A recordset is considered to be the set of records remaining to the same model. It can be either in the form of a single record or collection of records. One can utilize decorators like ‘@one’, ‘@multi’ etc for controlling the records in a recordset.
filtered() helps to optimize and simplify the code by avoiding unwanted loop conditions to reach the condition. filtered() returns a set of records(recordset) which met the given condition on an existing recordset. We can use the built-in python function lambda (anonymous function) with filtered() to filter out the required records.
partner_ids = self.env['res.partner'].search()
supplier_ids = partner_ids.filtered(lambda l: l.supplier)
customer_ids = partner_ids.filtered(lambda l: l.customer)
In the above example, the variable partner_ids stores all the records from the table ‘res.partner’ as a recordset. We need to get all the suppliers from this same recordset as a separate recordset to manipulate some other kind of operations. For that, we do not need to search the entire database table (res_partner) again. We will be able to find out the suppliers from this same record set by the help of filtered and lambda functions. The same thing can be done for the customers also by checking the field ‘customer’ is True.
sorted() helps to sort out a recordset based on a given column name passed as its argument (string). It is the same as a list sorting method in python. The first argument of the sorted() accepts an iterable loop like lambda, and the second argument accepts a comparison key to check throughout the iteration(like str(l.name).lower). The third argument accepts a boolean value to reverse looping values.
mapped() takes a very important role in code optimization. It avoids user-defined loops. It returns a set of field values. Its argument accepts a string value as the column name and returns all the possible values from the recordset.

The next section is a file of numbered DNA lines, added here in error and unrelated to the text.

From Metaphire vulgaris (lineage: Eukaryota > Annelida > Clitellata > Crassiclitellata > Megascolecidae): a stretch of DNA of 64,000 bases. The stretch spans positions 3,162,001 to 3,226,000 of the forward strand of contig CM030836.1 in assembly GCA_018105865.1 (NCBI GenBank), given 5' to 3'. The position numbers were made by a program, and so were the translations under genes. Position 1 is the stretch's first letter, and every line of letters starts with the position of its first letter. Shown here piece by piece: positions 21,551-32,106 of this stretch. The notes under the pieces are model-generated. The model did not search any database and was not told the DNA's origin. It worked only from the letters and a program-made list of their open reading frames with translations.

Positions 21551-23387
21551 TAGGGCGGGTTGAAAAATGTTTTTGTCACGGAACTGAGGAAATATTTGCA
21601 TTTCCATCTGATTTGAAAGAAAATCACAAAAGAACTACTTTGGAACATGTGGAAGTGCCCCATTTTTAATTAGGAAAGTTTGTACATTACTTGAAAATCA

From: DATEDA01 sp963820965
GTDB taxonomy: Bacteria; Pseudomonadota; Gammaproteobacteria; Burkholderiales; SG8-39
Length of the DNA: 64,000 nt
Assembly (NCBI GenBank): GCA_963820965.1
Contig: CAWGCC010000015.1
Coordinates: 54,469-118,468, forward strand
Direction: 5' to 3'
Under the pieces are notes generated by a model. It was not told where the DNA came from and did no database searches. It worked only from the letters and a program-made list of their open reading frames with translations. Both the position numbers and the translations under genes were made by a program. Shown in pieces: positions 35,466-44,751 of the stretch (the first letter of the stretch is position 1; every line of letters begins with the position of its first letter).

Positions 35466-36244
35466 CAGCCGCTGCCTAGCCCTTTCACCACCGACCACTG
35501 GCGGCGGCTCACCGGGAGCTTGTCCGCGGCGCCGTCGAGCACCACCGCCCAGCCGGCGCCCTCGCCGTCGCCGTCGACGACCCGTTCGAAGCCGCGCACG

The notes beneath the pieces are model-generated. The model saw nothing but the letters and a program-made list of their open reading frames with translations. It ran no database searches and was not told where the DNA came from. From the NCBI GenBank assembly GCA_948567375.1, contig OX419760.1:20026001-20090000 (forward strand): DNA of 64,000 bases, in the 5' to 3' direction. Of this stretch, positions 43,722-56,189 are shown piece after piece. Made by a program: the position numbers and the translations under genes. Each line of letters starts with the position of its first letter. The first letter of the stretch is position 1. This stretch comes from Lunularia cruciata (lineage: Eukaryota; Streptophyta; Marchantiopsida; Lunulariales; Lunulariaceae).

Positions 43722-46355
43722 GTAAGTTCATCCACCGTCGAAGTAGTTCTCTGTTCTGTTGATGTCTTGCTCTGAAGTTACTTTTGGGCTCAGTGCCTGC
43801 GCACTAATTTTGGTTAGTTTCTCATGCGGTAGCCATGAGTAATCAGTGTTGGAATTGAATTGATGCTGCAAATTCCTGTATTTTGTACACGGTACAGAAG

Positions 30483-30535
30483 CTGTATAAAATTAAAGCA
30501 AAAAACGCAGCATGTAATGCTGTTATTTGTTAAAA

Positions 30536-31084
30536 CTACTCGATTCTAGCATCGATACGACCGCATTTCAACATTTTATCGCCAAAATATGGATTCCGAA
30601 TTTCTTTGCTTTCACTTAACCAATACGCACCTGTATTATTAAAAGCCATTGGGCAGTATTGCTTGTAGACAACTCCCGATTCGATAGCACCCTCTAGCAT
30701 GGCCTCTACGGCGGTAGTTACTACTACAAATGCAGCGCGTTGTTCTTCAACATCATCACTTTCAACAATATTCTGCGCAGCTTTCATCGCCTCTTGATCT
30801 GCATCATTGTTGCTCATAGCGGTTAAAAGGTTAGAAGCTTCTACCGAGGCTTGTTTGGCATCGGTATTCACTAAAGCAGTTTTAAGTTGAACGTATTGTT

order_ids = self.env['sale.order'].search()
order_names = order_ids.mapped('name')
In the above snippet of codes, order_ids stores all the values from the model sale.order. We have to get all the values from the field name to do some other stuff. Then we can use the function mapped() to achieve this. It returns a list with all possible names of the table sale.order. The same function returns an object reference if we are using any Many2one fields like partner_id. Overall, the mapped() will check the behavior (type) of the given field and will return the values as an object or list based on the argument(field) type.
Sets in python cannot be modified or changed. Since this type of data type is immutable. So, the recordset in Odoo is also immutable. To overcome this issue, Odoo returns a new recordset which combined using various set operations if all the values are from the same model. Those set operations are :
Rec1 < Rec2 or Rec1 <= Rec2:
It checks whether rec1 is a subset of rec2.
Rec1 > Rec2 or Rec1 >= Rec2:
It checks whether rec1 is a super set of rec2.
Rec1 | rec2:
It returns a new recordset that contains the union of the set1 and set2 recordsets. In other words, this operator returns a new recordset that contains all the values from both sets.
Rec1 & rec2:
It returns a new recordset that contains the intersection of the set1 and set2 recordsets. In other words, this operator returns a new recordset that contains all common values from both sets.
Rec1 - Rec2:
It returns a new recordset which contains the values of rec1 which are not in Rec1.